Vlad Coric, Biohaven CEO (Photo Credit: Andrew Venditti)

As Amy­lyx de­ci­sion waits in the wings, Bio­haven’s ALS drug sinks (again) in plat­form tri­al

The FDA’s decision on Amylyx’s ALS drug is set to come out sometime Thursday. In a space with few drugs, any approval would be a major landmark.

But elsewhere in the ALS field, things are a bit more tepid.

Thursday morning, Biohaven announced that its drug verdiperstat failed its arm of an ALS platform trial led by Massachusetts General Hospital. According to a press release, the drug did not meet its primary endpoint — improvement on an ALS functional status test — or any key secondary endpoints at 24 weeks. The trial had enrolled 167 patients, giving them either verdiperstat or placebo twice a day.

Endpoints News

Keep reading Endpoints with a free subscription

Unlock this story instantly and join 151,200+ biopharma pros reading Endpoints daily — and it's free.

Gilead names 'k­ing­pin­s' in coun­ter­feit HIV med law­suit

Gilead is mounting its counterfeit drug lawsuit, naming two “kingpins” and a complex network of conspirators who allegedly sold imitation bottles of its HIV meds, some of which ended up in US pharmacies.

The pharma giant on Wednesday provided an update on what it called a “large-scale, sophisticated counterfeiting conspiracy,” accusing two new defendants of “leading and orchestrating” a scheme to sell hundreds of millions of dollars in illegitimate drugs posing as meds such as Biktarvy and Descovy.

Nooman Haque, head of life sciences and healthcare at Silicon Valley Bank, and John Carroll

I’m head­ed to Lon­don soon for #EU­BIO22. Care to join me?

It was great getting back to a live ESMO conference/webinar in Paris followed by a live pop-up event for the Endpoints 11 in Boston. We’re staying on the road in October with our return for a live/streaming EUBIO22 in London.

Silicon Valley Bank’s Nooman Haque and I are once again jumping back into the thick of it with a slate of virtual and live events on October 12. I’ll get the ball rolling with a virtual fireside chat with Novo Nordisk R&D chief Marcus Schindler, covering their pipeline plans and BD work.

Work taking place in the clean rooms at Vor (Credit: Vor)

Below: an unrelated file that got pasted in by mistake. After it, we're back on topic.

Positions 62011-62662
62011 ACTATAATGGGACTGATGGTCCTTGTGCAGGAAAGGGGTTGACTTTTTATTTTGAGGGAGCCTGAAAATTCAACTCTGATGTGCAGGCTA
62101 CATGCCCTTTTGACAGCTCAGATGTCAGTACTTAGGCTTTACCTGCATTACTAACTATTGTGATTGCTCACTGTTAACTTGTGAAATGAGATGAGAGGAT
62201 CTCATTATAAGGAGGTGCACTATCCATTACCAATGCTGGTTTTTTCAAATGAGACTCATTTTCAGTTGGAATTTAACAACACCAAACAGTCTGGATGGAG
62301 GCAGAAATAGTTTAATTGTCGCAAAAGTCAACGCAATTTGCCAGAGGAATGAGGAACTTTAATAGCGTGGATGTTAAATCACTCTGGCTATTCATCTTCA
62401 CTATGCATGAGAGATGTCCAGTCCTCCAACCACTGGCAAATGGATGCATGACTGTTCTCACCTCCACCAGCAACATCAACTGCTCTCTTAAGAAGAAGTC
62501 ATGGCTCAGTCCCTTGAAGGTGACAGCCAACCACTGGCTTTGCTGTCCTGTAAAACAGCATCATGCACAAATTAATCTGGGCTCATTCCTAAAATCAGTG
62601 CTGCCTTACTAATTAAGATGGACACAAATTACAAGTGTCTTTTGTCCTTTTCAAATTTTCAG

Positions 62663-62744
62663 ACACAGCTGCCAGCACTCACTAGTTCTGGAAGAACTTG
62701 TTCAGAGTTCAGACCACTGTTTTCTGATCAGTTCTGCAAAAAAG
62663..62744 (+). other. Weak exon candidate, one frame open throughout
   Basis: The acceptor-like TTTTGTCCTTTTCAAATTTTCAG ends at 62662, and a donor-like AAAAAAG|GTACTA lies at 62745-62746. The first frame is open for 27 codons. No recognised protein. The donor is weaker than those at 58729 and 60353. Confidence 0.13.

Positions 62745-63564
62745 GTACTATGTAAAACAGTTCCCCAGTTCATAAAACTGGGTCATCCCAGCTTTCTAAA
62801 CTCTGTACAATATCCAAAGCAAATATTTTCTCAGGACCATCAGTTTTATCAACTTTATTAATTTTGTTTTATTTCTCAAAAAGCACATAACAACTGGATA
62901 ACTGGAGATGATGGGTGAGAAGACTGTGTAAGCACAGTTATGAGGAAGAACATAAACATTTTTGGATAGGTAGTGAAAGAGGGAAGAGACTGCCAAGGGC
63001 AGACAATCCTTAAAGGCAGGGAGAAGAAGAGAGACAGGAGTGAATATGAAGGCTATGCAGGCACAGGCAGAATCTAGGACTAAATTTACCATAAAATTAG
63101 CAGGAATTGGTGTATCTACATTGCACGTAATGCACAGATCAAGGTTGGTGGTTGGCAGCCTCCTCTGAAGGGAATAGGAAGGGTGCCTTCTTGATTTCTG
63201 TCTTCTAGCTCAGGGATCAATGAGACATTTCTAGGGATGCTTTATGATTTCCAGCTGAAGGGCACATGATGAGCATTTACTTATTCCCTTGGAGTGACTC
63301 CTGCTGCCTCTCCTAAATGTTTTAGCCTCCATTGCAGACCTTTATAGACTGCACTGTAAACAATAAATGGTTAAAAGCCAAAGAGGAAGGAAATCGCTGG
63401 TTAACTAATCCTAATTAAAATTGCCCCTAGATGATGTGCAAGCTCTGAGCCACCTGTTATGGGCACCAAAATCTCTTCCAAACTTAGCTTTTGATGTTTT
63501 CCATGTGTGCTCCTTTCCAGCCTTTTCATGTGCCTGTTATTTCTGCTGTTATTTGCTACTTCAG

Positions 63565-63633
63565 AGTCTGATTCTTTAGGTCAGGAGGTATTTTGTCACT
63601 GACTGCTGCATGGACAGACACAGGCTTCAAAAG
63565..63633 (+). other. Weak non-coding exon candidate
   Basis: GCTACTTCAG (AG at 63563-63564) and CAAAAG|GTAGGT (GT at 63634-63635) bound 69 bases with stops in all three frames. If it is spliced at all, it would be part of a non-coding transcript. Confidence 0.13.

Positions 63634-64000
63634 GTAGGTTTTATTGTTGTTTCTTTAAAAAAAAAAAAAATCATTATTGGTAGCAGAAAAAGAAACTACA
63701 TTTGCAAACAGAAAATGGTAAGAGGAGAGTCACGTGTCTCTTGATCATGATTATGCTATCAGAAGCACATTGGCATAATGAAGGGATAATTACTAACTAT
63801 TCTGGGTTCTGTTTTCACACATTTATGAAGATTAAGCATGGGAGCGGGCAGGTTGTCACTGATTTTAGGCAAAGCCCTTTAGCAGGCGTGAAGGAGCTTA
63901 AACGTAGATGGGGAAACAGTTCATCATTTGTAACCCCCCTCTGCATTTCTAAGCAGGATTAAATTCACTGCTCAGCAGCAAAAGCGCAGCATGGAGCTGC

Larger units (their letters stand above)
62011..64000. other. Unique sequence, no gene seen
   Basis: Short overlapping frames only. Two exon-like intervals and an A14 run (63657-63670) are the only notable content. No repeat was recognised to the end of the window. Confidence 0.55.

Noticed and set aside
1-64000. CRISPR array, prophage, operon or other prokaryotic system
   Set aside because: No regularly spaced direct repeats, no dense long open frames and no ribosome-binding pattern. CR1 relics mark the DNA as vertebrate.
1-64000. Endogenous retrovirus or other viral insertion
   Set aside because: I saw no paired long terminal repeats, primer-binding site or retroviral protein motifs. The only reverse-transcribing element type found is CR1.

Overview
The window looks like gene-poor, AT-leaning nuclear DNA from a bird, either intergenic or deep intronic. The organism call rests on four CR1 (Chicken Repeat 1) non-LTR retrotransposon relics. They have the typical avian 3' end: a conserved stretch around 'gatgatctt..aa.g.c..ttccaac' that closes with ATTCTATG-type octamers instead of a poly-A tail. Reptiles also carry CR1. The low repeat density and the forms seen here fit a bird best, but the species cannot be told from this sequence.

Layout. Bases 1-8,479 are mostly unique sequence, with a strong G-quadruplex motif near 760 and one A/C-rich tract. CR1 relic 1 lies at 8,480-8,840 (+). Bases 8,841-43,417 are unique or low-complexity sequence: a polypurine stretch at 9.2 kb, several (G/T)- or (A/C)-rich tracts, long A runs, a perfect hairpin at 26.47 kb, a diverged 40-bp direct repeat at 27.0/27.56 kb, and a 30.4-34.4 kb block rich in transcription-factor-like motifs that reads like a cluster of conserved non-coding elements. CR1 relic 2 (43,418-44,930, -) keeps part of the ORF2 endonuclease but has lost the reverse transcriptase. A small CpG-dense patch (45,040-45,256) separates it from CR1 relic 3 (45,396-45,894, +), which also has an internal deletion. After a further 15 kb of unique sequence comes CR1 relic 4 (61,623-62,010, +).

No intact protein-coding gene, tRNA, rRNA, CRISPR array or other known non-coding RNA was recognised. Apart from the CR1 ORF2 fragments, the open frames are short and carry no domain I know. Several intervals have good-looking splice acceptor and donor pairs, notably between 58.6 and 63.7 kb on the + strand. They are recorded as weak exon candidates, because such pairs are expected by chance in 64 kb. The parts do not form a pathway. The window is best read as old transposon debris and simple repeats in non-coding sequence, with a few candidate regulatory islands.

Vor Bio opts to keep man­u­fac­tur­ing op­er­a­tions in-house for de­vel­op­ing stem cell, CAR-T ther­a­pies

While it is not uncommon for a biotech to go down the route of having the product manufactured by a contract organization, one small biotech is looking to keep its card close to its chest.

Vor Biopharma has started manufacturing operations at an in-house facility at its HQ in Cambridge, MA after beginning construction last summer.

According to the biotech, the facility aims to develop Vor’s hematopoietic stem cells (eHSCs) and CAR-T therapies for patients with blood cancers. The site will initially manufacture a clinical supply of its candidate VCAR33allo to support its IND, which is slated to be submitted in the first half of next year. It also plans to transfer the production of VOR33 to the facility. Vor is getting to work quickly as engineering runs for VCAR33allo has started this week.

Aim­ing for fourth nod, Sarep­ta files an­oth­er DMD gene ther­a­py to FDA; Ax­some head­ed to­ward mi­graine re­sub­mis­sion

Sarepta Therapeutics has filed the data needed for an FDA accelerated approval, which would be the biotech’s fourth if granted by the agency.

The biotech has yet to complete confirmatory trials for those first three conditional nods. The filing for its fourth Duchenne muscular dystrophy treatment, disclosed Thursday, is not a surprise. Sarepta said in late-July it would do so after releasing positive results for the Roche-partnered gene therapy.

Phillip Gomez, Siga Technologies CEO

Siga nabs $10.7M from the US gov­ern­ment in deal for its mon­key­pox an­tivi­ral

The US government is all set to buy $10.7 million worth of Siga Technologies’ monkeypox oral antiviral, the company announced Thursday.

Of the total doses, $5.1 million worth of oral antivirals called Tpoxx (tecovirimat) will be delivered this year, with the US Department of Defense having the option of buying the rest at a later point.

The new contract follows an earlier one in which the government had purchased $7.4 million worth of Tpoxx from the company.

Tar­sus looks to raise aware­ness of eye­lid mite dis­ease in cam­paign aimed at eye­care spe­cial­ists

Eyelid mite disease may be “gross” but it’s also fairly common, affecting about 25 million people in the US.

Called demodex blepharitis, it’s a well-known condition among eyecare professionals, but they often don’t always realize how common it is. Tarsus Pharmaceuticals wants to change that with a new awareness campaign called “Look at the Lids.”

The campaign and website debut Thursday — just three weeks after Tarsus filed for FDA approval for a drug that treats the disease.

Endpoints News

Keep reading Endpoints with a free subscription

Unlock this story instantly and join 151,200+ biopharma pros reading Endpoints daily — and it's free.